Representatives from all six markets have signed official Letters of Intent to launch the women’s professional soccer league in 2008, and have made financial commitments toward that goal. The WSII estimates financial requirements to maintain and operate a franchise to be between $1.5 and $2.5 million per year.

“In addition to the cities we are announcing today, we are also in talks with investor groups about additional markets,” Antonucci said. “We are also building our list of expansion cities, and we encourage interested investors to contact us.”

About the WSII
The WSII is a non-profit organization backed by grants from the U.S. Soccer Federation and U.S. Soccer Foundation. The organization was founded to build a new business plan to relaunch women’s professional soccer in the United States.

Mia Hamm, Julie Foudy Elected to National Soccer Hall of Fame

The National Soccer Hall of Fame announced today that U.S. Women's National Team stars, two-time Olympic Gold Medalists, and two-time World Cup Champions Mia Hamm and Julie Foudy have been elected to the National Soccer Hall of Fame in the Player Category.

February 26, 2007

Ready for 2008 kick-off

www.sportsbusinessdaily.com reports that Chicago, Dallas, Los Angeles, St. Louis, Washington and a sixth team to be named will begin play next year in a professional league yet to be named.

February 25, 2007

Antonucci to issue press release Tuesday!

WSII' Tonya Antonucci will reportedly announce Tuesday that a 6-team women's professional league will kick-off in 2008.

February 23, 2007

WUSA set to return?

A series of key meetings, between the USSF and WSSI' Tonya Antonucci, is taking place this weekend in Los Angeles.

February 22, 2007

U-21s lose twice in Mexico

USA U-21 0, Mexico 1
USA U-21 2, Mexico 4

Fotopoulos Retires

Danielle Fotopoulos, a member of the historic 1999 Women’s World Cup Team for the United States, has retired from international soccer.
The 5-foot-11 striker steps away from the game having earned 35 caps for the USA while scoring 16 goals, which ranks her 17th on the all-time U.S. scoring list.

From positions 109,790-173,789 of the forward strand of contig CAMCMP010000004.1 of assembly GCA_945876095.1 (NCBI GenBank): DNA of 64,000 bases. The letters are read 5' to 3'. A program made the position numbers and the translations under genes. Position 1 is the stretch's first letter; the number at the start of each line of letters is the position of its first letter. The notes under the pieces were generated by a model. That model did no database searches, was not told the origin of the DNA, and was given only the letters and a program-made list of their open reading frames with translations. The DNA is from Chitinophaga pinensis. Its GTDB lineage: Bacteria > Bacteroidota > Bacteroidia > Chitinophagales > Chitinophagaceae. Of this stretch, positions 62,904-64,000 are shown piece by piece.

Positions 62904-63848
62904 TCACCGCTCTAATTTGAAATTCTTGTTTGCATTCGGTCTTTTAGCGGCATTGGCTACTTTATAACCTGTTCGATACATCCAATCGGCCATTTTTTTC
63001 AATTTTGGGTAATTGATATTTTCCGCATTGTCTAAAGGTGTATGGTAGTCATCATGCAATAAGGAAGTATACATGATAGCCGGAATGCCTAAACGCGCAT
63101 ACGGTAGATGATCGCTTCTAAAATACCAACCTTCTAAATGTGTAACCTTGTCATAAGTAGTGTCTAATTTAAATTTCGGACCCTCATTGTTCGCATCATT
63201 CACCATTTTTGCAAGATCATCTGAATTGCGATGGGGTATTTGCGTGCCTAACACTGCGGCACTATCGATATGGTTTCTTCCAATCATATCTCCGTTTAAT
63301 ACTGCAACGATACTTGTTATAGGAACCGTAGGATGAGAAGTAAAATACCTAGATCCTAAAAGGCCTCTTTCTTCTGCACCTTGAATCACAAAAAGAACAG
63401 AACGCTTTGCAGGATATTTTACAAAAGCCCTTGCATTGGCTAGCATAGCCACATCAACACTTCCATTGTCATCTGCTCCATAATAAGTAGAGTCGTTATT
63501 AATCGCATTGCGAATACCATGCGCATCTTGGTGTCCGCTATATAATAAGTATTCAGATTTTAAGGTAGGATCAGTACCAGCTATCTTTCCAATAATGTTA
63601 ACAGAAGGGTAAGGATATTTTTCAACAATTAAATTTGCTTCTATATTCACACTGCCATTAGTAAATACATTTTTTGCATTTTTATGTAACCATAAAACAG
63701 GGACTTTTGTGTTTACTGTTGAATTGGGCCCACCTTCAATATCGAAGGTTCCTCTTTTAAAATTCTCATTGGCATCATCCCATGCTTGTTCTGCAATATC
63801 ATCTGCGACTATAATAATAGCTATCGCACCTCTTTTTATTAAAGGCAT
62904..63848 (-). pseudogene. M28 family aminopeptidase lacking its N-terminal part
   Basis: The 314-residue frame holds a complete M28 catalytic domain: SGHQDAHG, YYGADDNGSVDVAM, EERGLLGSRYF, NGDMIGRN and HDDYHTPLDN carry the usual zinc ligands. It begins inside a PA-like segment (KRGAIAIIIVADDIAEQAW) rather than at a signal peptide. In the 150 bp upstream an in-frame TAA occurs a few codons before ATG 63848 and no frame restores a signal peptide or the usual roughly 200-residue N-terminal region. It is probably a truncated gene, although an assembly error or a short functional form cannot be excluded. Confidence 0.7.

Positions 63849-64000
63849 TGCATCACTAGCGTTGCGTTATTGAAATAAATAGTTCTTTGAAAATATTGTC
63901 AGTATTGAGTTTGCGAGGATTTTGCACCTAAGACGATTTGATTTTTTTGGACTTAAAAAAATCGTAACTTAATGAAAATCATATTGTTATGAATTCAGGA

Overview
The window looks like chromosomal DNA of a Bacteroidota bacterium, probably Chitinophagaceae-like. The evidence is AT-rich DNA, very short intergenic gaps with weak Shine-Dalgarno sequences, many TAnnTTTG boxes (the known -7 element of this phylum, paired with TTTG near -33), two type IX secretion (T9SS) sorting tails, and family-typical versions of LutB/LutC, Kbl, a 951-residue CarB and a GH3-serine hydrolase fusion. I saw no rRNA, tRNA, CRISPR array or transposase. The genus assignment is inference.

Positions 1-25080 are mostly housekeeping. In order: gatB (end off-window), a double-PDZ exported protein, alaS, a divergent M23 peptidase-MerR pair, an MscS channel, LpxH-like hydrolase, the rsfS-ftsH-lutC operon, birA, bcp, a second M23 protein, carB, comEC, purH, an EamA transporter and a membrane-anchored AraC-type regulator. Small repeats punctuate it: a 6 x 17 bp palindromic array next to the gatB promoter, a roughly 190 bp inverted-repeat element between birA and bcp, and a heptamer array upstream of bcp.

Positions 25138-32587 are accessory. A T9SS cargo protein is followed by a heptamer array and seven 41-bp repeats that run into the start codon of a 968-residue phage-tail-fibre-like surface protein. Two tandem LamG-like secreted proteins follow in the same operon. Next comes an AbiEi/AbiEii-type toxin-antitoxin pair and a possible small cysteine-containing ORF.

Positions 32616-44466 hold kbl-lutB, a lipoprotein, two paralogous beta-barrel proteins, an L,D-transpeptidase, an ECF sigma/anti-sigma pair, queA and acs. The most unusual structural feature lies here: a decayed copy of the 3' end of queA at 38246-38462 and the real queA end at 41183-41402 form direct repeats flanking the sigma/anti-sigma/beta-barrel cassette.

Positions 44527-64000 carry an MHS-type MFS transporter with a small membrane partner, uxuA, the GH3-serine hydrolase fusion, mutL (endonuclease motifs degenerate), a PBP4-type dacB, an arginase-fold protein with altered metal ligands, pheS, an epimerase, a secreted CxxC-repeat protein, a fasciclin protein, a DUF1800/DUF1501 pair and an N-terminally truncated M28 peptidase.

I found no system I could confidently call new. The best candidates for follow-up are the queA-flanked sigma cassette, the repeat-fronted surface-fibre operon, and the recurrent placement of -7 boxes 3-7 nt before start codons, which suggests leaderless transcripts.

February 16, 2007

Wilt Attempts to Bring Women's Soccer to Chicago

A women's professional soccer franchise may be coming Chicago's way in 2008, and former Fire President and General Manager Peter Wilt is leading the charge.
Wilt and the Illinois Women's Soccer League announced today that they are seeking a franchise in a new major professional women's soccer league to kickoff in Spring 2008. The group, Chicago Pro Women's Soccer, is still assembling an ownership group, but is in the process of finalizing a lease agreement to play its home games at Toyota Park.
Wilt, who is continuing his efforts to bring an MLS team to Milwaukee, announced that part of the ownership group includes Gary Weaver and Shek Borkowski who co-own FC Indiana of the WPSL. However, the group is still seeking a lead investor. “If we can secure the lead investor, I believe Chicago will be the premier team in the world's premier professional women’s soccer league,” Wilt said.

February 14, 2007

Former University of Cincinnati player killed

Former University of Cincinnati player Vanessa Quinn was killed in Utah on Monday.

February 08, 2007

Walsh to coach Penn State

Two weeks after losing Paula Wilkins, Penn State named Erica Walsh as its coach of the women's soccer program.
Walsh will arrive in State College after one season as the head coach at Harvard as well two years as the head coach of the U.S. under-17 national team, with which she will remain.

February 06, 2007

Jil Oakes rejected by Swedish club

Linköping FC will not offer trialist Jill Oakes a contract. "She is not what we needs and wants", says sport director Bengt Ekholm.